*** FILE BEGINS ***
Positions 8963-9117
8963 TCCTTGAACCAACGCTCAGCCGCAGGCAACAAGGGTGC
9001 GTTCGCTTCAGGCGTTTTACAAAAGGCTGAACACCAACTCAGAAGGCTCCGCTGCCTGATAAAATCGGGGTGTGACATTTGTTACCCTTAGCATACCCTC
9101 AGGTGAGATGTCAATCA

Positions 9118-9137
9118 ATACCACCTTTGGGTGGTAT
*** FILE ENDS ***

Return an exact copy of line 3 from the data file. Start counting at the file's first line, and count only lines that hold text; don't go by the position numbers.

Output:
9001 GTTCGCTTCAGGCGTTTTACAAAAGGCTGAACACCAACTCAGAAGGCTCCGCTGCCTGATAAAATCGGGGTGTGACATTTGTTACCCTTAGCATACCCTC